Little things really matter in Leadership. I tend to associate leadership with big picture stuff like developing and implementing strategy, inspiring colleagues, and creating a culture that enables the ambition of the organisation. Of course, this is true in that creating the future is clearly a key leadership task, not least in providing the impetus to take people out of the comfort zone of what has worked in the past.
Some of you may have heard me rant about books on change management which give the impression that you can manage change and that everything runs to a predetermined plan with no surprises. You can’t manage change, but you MUST lead it. And now, little things really matter. When someone asks a detail question about something that is incredibly important to them, you have to be ready to answer, recognising that this is more important than the exciting (to you) future that you’re outlining. These little conversations are as much leadership as the town hall meetings addressing large audiences and big issues.
Recently I took a position (unpaid) as the local director of a national charity. I was excited to take up this role, believing that I could make a difference. Some people have said that leadership theories do not apply to volunteers. Nothing could be further than the truth. When you don’t have the authority that comes from employment contracts, you need even more leadership!
One of my biggest challenges is flipping between the long term challenges of building a leadership team in order to meet the strategic priorities of the charity and the constant tensions between volunteers who have different views as to what should be done. I’ve realised that stepping in to deal with these seemingly trivial disputes is as much leadership as doing the big picture inspirational stuff. In fact, for me, it takes more leadership (courage) to know when I have to sort things immediately when I’m tempted to step back and see what happens. For myself I know that I have a tendency to step back and see how things play out and, more often than not, know that I have to do the opposite and step in.
When I’m teaching a leading change module on Masters’ programmes, I tend to say that my advice is to not get involved if you’re not prepared to take the flak, and in some cases to be disliked (hated). I’ve been reminded of these words many times! I have a PowerPoint slide which asks how you might be seen? Agent of Change or Agent of the Devil?
I think it was David Maister who created the Trust Equation which is:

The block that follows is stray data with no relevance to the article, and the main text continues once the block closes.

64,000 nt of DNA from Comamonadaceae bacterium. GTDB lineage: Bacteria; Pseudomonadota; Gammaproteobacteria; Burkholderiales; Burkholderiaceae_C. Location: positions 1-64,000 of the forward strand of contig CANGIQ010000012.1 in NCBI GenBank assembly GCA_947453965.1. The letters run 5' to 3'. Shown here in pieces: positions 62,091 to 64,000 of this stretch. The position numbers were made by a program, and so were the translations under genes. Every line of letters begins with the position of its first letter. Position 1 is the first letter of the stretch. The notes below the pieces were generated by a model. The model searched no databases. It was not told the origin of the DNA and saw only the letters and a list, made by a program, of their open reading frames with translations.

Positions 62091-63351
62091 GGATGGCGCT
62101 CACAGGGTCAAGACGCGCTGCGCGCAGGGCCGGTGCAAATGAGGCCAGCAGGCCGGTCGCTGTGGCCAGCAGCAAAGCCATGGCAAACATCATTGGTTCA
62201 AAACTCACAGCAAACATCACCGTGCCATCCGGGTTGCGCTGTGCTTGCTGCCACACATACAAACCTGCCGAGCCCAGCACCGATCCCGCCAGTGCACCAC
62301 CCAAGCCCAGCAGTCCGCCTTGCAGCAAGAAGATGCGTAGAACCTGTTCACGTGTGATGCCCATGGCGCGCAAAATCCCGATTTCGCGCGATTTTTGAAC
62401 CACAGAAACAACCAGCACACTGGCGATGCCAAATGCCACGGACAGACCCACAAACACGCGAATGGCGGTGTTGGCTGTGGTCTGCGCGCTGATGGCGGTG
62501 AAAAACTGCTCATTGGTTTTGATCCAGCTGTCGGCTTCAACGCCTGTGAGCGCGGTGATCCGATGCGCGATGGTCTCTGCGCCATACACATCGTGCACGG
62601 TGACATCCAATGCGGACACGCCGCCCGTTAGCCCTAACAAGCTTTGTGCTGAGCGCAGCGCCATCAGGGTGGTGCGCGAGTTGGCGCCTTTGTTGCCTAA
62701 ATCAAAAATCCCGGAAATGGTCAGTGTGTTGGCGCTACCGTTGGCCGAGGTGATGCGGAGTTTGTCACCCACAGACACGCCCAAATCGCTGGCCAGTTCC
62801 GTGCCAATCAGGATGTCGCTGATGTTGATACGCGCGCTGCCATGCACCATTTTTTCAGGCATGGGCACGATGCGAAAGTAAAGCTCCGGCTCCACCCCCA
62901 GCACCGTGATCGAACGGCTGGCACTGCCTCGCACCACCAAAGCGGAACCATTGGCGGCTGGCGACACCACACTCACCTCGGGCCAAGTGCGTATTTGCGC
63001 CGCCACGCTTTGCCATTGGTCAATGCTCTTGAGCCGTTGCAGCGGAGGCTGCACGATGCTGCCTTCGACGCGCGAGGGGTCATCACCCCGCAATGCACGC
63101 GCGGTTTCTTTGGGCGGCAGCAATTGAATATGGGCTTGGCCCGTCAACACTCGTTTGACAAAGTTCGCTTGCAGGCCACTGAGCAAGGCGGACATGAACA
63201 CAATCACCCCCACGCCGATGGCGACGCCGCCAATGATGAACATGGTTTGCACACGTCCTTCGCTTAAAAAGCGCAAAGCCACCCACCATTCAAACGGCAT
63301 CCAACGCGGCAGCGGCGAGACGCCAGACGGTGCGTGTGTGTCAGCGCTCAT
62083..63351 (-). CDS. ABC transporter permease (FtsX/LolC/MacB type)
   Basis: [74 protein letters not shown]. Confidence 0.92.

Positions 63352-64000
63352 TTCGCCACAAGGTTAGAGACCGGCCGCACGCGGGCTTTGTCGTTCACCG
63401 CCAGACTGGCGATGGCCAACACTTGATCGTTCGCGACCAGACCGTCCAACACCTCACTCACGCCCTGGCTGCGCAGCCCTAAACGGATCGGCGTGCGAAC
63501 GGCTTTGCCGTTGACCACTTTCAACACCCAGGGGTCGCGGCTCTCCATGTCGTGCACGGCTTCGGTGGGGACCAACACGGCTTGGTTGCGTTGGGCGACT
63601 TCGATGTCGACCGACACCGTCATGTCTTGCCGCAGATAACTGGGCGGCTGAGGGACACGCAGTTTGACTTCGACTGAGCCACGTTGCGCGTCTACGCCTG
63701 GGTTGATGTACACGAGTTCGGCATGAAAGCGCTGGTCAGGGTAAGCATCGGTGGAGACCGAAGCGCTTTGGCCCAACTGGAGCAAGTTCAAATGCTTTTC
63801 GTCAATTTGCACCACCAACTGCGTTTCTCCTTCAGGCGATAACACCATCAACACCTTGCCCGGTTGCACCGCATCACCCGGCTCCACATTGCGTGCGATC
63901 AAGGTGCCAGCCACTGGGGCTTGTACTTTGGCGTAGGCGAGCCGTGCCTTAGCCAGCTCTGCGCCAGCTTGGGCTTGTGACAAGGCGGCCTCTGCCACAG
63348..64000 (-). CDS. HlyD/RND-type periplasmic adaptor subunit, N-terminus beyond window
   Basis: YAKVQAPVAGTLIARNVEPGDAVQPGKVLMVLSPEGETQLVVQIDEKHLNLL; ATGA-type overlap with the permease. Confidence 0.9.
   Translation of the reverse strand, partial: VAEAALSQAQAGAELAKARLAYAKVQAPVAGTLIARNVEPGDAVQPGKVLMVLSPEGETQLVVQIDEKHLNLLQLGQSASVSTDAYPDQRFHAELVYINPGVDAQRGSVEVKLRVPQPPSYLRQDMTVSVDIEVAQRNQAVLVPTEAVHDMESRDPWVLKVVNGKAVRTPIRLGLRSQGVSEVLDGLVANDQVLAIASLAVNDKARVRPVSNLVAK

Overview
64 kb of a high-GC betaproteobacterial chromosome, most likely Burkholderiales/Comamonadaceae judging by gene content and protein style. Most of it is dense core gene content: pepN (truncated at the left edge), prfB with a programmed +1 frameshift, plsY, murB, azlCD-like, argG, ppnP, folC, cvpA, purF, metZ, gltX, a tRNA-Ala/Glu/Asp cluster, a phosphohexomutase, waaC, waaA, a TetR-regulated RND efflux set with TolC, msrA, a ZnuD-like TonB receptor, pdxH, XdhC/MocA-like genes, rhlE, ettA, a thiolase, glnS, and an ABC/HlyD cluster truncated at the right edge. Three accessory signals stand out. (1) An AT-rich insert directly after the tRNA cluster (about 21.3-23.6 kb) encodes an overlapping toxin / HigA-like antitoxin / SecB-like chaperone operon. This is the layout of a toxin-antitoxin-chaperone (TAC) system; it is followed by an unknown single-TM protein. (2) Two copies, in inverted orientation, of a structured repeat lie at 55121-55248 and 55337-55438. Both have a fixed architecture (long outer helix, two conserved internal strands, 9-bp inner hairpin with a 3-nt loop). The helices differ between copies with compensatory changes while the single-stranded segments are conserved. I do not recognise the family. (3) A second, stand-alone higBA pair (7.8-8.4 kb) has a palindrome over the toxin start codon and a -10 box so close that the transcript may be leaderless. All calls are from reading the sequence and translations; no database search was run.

(Credibility + Reliability + Intimacy)/Self Interest
Arguably it is how we conduct ourselves in the day to day interactions with individuals that truly demonstrate our leadership. If we only interact with those that we know will agree, or will not challenge us, is this truly leadership? Leadership is about the difficult stuff. Can I challenge you to think of the difficult situations that you may be avoiding? Do those around you really know who you are – the Intimacy aspect of the Trust Equation? It’s in the day to day interactions, the little things, that you are known.
You may know the work of the American poet, David Whyte. One of my favourite quotes from him is:
“The Conversation is not about the work, the Conversation is the work”
This sounds really easy but not always. Of course, there are good conversations where there is a sense of genuine connection with someone else, frequently leading to new ideas and greater motivation. But, there are the conversations that we might be avoiding which, if left, may cause you yet more problems.
Detail is also incredibly important in making sense of big picture strategy. I’ve been working with an organisation that has a great top level vision but has not translated this into clear customer outcomes and, more importantly, clarity about how front line employees contribute to success. There is a real disconnect between the vision of the leadership team and the experience at the coal face. I believe that a key leadership task is that of Interpreting. In other words, taking the top level strategy and making it implementable, making sense to those who deliver it on a day to day basis.
So, if you think of yourself as a big picture person, you ignore the detail at your peril and your leadership will be the poorer for it! I can’t finish without saying that this is even more critical in recent, challenging times. Having detail conversations is mighty difficult when we’re leading remotely but, arguably, central to maintaining motivation.
This blog was written by Graham Clark, Visiting Fellow at Cranfield School of Management and LEAD™ Masterclass speaker. If you'd like to understand more about our leadership and business strategy training and development, please get in touch with us here.
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